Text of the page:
Column: Trans athletes not an issue but discrimination real

All around the country, states are rushing to approve laws to address a supposed problem that, in reality, doesn’t actually exist.

Has there even been a case where a transgender athlete actually stole a college scholarship or gained an unfair competitive advantage?

That sound you hear is crickets.

Seriously, if folks are so concerned about the state of women’s athletics, there are no shortage of inequities they could turn their attention to.

For starters, the NCAA basketball tournaments.

Instead, states like Mississippi, Arkansas and Tennessee prefer to focus on transgender athletes, demonizing them as some sort of spurious group plotting the downfall of women’s sports.

What a bunch of nonsense.

And dangerous nonsense, at that.

Transgender people already face a barrage of discrimination, incessant bullying and ridicule, and even occasional acts of violence for simply trying to be true to themselves.

A few years ago, it was those ridiculous, demeaning bathroom laws — another case of a solution in search of a problem that was merely floating around in the minds of bigots.

Now, they’ve taken up a new cause — stopping those glory-seeking transgender athletes.

Other than an oft-cited pair of transgender runners in Connecticut, who combined to win 15 championships and sparked a lawsuit, we couldn’t find even the hint of a threat to the integrity of women’s sports.

But, judging from what’s happening in at least 20 states around the country, transgender athletes are roughly akin to a giant meteor hurtling toward Earth, threatening to destroy our very way of life.

First, let’s check in on Arkansas, which you might remember from its attempts in the 1950s to keep black kids from attending white schools.

Gov. Asa Hutchinson signed a law Thursday banning trans women and girls from competing on school sports teams that match their gender identity.

“This will help promote and maintain fairness in women’s sporting events,” Hutchinson said in an eye-rolling statement.

Next, let’s move to Mississippi, another state that’s never been known as a citadel of social justice.

It took the Magnolia State more than a century to purge the racist Confederate battle emblem from its official flag, but it moved much more quickly to keep transgender athletes from taking part in female sports.

Gov. Tate Reeves said the state was merely reacting to — and this might sound familiar to those who lived through the civil rights movement — the overreach of the federal government.

Reeves said Mississippi had to act after President Biden signed an executive order on the day he took office banning discrimination based on gender identity in school sports and elsewhere.

Reeves claimed that Biden’s order “encourages transgenderism amongst our young people” — as though it’s nothing more than a lifestyle choice.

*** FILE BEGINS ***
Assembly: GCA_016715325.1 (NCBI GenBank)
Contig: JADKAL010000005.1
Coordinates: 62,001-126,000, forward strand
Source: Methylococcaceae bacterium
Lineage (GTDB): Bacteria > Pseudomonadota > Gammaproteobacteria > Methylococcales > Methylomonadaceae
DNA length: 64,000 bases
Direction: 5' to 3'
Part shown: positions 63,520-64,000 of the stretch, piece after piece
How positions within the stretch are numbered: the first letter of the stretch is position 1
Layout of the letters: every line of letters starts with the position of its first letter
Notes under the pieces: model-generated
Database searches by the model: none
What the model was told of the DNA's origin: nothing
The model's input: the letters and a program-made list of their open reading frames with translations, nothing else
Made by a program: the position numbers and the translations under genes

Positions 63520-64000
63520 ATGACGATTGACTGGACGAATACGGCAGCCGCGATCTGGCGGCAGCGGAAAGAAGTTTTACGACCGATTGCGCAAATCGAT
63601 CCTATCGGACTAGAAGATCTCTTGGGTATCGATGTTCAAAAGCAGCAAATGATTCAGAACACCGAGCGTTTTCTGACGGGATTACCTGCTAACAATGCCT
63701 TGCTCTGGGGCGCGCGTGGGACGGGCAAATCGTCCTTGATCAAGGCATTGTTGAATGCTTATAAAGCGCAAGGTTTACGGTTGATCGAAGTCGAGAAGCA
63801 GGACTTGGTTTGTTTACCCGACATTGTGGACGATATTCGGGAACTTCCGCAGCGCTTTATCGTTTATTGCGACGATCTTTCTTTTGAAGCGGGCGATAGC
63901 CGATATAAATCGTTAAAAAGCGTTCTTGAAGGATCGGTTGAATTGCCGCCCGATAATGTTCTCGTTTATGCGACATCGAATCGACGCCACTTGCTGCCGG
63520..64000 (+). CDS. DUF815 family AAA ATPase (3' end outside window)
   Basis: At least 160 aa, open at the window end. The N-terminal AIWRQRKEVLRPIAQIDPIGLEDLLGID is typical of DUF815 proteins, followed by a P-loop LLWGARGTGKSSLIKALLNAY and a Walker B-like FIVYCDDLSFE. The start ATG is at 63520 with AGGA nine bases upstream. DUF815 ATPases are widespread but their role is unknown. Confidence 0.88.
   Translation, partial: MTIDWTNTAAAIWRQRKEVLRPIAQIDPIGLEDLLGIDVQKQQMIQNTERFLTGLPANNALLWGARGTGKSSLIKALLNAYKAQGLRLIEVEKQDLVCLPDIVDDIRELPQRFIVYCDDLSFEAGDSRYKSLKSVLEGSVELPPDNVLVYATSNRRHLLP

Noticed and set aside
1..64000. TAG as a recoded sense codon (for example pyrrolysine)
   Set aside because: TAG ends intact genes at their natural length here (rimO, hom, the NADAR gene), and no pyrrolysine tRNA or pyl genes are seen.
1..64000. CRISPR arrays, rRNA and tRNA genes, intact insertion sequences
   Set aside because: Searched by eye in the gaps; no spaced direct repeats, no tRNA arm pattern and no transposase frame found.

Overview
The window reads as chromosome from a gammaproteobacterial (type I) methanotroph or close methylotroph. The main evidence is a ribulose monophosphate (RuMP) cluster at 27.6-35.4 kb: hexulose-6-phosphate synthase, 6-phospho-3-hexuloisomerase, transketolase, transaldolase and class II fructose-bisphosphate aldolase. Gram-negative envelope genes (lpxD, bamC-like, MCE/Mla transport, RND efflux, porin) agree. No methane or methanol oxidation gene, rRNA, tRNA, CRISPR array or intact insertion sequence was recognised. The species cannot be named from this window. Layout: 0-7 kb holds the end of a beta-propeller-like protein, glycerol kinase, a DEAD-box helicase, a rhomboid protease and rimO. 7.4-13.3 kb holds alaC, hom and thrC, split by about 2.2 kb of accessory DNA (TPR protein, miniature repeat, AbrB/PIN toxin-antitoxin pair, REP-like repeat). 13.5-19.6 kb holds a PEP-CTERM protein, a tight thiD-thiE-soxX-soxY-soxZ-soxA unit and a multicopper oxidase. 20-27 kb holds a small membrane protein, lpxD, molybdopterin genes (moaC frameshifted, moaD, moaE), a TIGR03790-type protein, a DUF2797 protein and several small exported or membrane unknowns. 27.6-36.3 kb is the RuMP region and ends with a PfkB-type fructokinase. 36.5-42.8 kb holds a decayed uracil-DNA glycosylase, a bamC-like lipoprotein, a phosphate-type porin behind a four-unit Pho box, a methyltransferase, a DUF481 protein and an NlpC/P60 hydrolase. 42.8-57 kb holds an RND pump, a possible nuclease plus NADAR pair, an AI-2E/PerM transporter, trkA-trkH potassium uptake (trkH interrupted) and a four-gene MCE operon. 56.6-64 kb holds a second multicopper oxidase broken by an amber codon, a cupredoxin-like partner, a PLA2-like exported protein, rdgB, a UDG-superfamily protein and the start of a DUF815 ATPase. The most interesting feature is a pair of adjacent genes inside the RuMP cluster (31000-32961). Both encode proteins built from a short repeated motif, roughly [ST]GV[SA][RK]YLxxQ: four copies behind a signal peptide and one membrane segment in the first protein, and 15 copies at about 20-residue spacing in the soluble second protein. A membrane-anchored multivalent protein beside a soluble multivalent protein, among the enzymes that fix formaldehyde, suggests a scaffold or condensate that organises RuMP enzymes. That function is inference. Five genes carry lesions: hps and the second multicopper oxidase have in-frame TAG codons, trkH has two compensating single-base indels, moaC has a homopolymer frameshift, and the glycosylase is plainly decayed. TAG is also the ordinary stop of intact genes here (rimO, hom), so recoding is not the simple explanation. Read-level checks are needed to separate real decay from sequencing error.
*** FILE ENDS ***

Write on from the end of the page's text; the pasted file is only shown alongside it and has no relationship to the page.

Of course, none of the debate has included any actual examples of transgender athletes gaining a dishonest edge in women’s sports.

“Legislators in Mississippi have not provided any examples of Mississippi transgender athletes gaming the system for a competitive advantage because none exist,” said Alphonso David, president of the LGBTQ civil rights organization Human Rights Campaign.

“This law is a solution in search of a problem.”

Last year, Idaho became the first state to pass one of these discriminatory statutes, which has since been challenged in court.

That hasn’t stopped a slew of other states from taking up a crusade that was clearly snatched out of thin air.

Which brings us to Tennessee, the latest state to join the shameful list when Gov. Bill Lee signed yet another of these hurtful, unnecessary bills into law Friday.

Lee had already signaled where he stood with his ludicrous claim that allowing transgender girls to play on middle and high school sports teams would “destroy women’s sports.”

OK, back to reality.

Did you know the NCAA has had policies in place for a full decade that allow for transgender participation in sports?

As far as we can tell, that hasn’t led to the demise of women’s athletics, which has plenty of far more serious issues on its plate. (Again, we’ll refer you to the glaring inequities between the NCAA men’s and women’s basketball tournaments.)

We applaud a group of more than 500 college athletes who fired off a letter to the NCAA asking that it not hold any championship events in states that pass laws discriminating against transgender girls and women — a tactic the governing body turned to before to address the Confederate flag and those bathroom laws.

“It is impossible for women athletes to feel safe and supported in environments where their personal identity and integrity is questioned,” the letter said. “The reality is that these many of these bills cannot possibly be enforced without inviting policing and bullying of all student athletes who do not meet stereotypes of gender, and could empower any person to force any student athlete to undergo invasive physical exams or hormone tests in order to ‘prove’ their gender.”

Knowing that money talks louder than a group of college athletes, we call on Fortune 500 companies and other major businesses to get on board by withdrawing their financial might from states that head down this hateful path.

Meanwhile, we grieve for the real victims.

You see, transgender athletes are not the problem.

It’s those who want to keep them off the playing fields.

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Paul Newberry is a sports columnist for The Associated Press. Write to him at pnewberry(at)ap.org or at https://twitter.com/pnewberry196 His work can be found at https://apnews.com/search/paulnewberry

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